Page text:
Public Policy Analyst – Traits and Educational Requirements

While attending Columbia College, Charles Stam was an intern for a New York company that focused on market research. In his role, he was responsible for compiling political data. Following graduation, Charles Stam accepted a position with another New York firm that allows him to use his education in political science to fulfill his public policy analyst duties.

Public policy analysts must possess effective communication skills, work well in groups, and have the ability to do independent research. In addition, they must be patient and focused, as it is typical for an analyst to study one topic for a long period of time.

In addition to these characteristics, a public policy analyst will have college education in political science, economics, and public policy. Dependent of the employer, a degree in business administration, education, or philosophy may also be deemed valuable in researching a specific industry. It is recommended that analysts also specialize in a related field to provide further insight into their areas of expertise. For individuals who do not possess the academic requirements, freelance writing is an ideal avenue to establish experience and demonstrate knowledge.

Passing the Law School Admission Test (LSAT)

Charles Stam, a public policy analyst, enjoys reading about public policy and law in his free time. In the near future, Charles Stam hopes to attend law school, where he hopes to be admitted into a dual degree program, allowing him to simultaneously earn a master’s degree in policy studies.

Part of preparing for the Law School Admission Test (LSAT) involves figuring out which schools to apply to and what the average scores are for the school’s accepted students. Taking a prep test allows applicants to determine where they fall in comparison to a school’s average, helping them develop a studying plan. Cramming for the LSAT over a short time period and repeatedly taking practice tests can cause applicants to become mentally fatigued. Studying and preparing over a long period of time improves scores and memory of the information.

Rearranging one’s schedule to include LSAT study sessions can be difficult, but keeping everything organized and bringing LSAT books everywhere helps ensure that time is not wasted. Studying for the LSAT can affect work and social schedules, so it is important to communicate with those who will be affected. This can help prevent unnecessary stress that could distract applicants from studying.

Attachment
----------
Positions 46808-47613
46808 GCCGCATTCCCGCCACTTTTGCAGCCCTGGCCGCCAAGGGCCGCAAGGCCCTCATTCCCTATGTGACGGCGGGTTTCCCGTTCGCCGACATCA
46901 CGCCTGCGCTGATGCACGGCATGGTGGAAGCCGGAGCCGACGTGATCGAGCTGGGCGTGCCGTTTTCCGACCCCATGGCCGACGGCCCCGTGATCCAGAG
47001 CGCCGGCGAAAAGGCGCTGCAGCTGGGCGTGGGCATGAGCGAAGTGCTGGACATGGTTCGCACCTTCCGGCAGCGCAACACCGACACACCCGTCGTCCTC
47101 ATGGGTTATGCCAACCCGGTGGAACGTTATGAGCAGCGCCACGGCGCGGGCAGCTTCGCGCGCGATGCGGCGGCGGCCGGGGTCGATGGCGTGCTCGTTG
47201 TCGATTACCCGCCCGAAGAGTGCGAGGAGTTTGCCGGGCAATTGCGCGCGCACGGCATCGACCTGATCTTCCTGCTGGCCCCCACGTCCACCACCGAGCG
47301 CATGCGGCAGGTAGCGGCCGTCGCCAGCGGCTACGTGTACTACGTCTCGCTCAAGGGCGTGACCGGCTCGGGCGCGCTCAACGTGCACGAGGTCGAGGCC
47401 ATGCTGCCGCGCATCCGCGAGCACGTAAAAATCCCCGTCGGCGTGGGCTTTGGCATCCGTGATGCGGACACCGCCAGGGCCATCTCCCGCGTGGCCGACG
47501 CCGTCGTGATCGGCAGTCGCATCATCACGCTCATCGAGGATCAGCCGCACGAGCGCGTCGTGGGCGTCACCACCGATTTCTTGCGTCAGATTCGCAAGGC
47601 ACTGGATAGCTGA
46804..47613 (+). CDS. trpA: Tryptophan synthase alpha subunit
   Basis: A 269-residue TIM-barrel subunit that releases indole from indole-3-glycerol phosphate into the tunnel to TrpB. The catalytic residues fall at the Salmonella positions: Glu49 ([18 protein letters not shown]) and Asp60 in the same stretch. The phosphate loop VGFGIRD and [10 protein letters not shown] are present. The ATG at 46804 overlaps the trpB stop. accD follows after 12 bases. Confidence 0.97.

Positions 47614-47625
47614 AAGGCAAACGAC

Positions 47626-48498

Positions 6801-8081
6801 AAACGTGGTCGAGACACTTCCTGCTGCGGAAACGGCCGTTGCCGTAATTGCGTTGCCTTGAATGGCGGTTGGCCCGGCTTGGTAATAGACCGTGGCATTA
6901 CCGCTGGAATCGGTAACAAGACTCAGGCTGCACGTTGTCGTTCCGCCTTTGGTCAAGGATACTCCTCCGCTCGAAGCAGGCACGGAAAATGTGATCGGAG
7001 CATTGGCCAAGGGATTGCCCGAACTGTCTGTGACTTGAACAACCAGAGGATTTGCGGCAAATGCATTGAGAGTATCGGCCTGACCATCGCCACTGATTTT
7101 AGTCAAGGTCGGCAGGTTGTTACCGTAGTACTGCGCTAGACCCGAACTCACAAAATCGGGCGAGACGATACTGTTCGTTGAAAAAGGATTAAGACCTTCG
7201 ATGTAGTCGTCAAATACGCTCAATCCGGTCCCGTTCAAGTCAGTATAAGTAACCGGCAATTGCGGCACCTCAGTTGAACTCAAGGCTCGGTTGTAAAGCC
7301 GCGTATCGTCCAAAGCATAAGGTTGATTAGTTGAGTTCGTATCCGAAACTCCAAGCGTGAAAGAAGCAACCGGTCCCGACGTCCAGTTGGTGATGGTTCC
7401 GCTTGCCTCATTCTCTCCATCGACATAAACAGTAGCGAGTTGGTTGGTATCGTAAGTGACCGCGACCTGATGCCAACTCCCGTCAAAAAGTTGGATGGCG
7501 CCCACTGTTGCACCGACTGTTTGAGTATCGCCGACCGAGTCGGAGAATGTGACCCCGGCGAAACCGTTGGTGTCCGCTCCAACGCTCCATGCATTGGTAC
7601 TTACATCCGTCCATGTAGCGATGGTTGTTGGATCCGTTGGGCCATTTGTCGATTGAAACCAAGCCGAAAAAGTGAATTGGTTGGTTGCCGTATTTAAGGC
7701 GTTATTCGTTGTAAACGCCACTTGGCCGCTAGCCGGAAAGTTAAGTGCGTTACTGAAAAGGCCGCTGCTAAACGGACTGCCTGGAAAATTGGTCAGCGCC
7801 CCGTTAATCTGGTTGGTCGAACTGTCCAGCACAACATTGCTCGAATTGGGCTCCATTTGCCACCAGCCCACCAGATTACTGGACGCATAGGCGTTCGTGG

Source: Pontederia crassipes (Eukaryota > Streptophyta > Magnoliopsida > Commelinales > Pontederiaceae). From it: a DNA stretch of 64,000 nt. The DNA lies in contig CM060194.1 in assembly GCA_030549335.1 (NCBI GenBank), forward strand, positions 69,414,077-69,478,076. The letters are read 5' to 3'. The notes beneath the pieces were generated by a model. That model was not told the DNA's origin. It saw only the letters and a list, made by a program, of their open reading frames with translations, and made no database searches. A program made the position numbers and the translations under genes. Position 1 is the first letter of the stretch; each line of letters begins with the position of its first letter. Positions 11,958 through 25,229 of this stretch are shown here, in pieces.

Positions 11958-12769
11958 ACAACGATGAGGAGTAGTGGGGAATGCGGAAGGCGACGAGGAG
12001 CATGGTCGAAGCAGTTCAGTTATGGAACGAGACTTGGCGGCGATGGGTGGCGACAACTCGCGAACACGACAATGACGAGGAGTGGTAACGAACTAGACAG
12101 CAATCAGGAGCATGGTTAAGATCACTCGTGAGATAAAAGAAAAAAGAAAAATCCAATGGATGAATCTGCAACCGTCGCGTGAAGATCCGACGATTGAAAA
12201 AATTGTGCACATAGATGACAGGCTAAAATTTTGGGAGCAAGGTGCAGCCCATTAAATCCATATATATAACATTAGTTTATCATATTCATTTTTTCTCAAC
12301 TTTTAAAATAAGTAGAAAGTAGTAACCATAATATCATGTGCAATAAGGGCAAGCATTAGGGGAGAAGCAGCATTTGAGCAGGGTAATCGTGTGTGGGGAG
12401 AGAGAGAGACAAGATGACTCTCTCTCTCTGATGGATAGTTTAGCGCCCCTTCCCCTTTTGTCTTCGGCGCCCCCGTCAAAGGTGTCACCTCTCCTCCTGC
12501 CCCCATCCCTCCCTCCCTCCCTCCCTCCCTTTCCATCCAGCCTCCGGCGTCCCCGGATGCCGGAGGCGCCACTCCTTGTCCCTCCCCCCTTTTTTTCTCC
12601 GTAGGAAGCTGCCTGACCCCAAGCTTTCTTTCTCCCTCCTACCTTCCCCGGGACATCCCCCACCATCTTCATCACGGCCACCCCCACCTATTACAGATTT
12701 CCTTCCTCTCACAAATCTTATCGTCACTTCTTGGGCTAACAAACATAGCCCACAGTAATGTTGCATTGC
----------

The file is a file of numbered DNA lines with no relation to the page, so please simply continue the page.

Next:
The Depth of Columbia College’s History Curriculum

Charles Maurice Stam earned a political science degree with concentrations in American politics and foreign relations from New York’s Columbia College. While attending the school, Charles Stam was heavily involved in various campus programs, including the political science department’s Endowed Presidential Fellowship. Charles M. Stam double-majored at the school, receiving an additional degree in history with a focus on Cold War-era history and American presidential history.

The history program at Columbia College covers nearly every historical period through the present present and enables students to choose from nearly 100 unique courses that range from core subjects, such as ancient Roman and Greek history, to much more specialized material, including the history of America’s urban areas and a lineage of fashion trends in China.

Columbia’s history department also co-sponsors a number of events. Some spring 2014 events include the two-day conference titled “History and Psychoanalysis during the Postwar Period” on April 4-5, 2014, and Hanna Shell’s lecture titled “Shoddy Technology: Textile Waste and Epistemology of Reuse,” part of the New York City History of Science Lecture Series, on April 30, 2014.

Preparing College Students for a Double Major

Charles Stam is a public policy analyst and a Columbia College graduate who double-majored in history and political science. In particular, Charles M. Stam focused his studies on post-World War II and Cold War-era American political history as well as international relations. Charles Maurice Stam utilized both fields of study to enhance his understanding of present day American politics.

For some students entering their first years of college, deciding to declare two majors might be an obvious choice. An individual who wants to become a literary agent, for example, could benefit from coursework in both English literature and business, so pairing the two as a double major makes perfect sense. For those considering a marriage of bio-engineering and advanced mathematics, on the other hand, the prospect might seem a bit more daunting. There are a few steps to take before declaring two majors in order to make sure that the decision is the right one.

To start, make a simple list of pros and cons. Think of the time constraints involved with a double major, both in terms of how much work you will be putting in on a daily basis and how many additional semesters you might need to attend in order to complete both degrees. Staying an extra year or two also poses a serious financial burden, another point of consideration. There are a number of personal advisers, career counselors, and department heads who can discuss the requirements of a double major, while students on campus who are double majoring can serve as a direct source for information on the prospect. In the end, the matter is a personal decision, and students who feel that they can handle the workload and will benefit later in life from completing a double major should do so.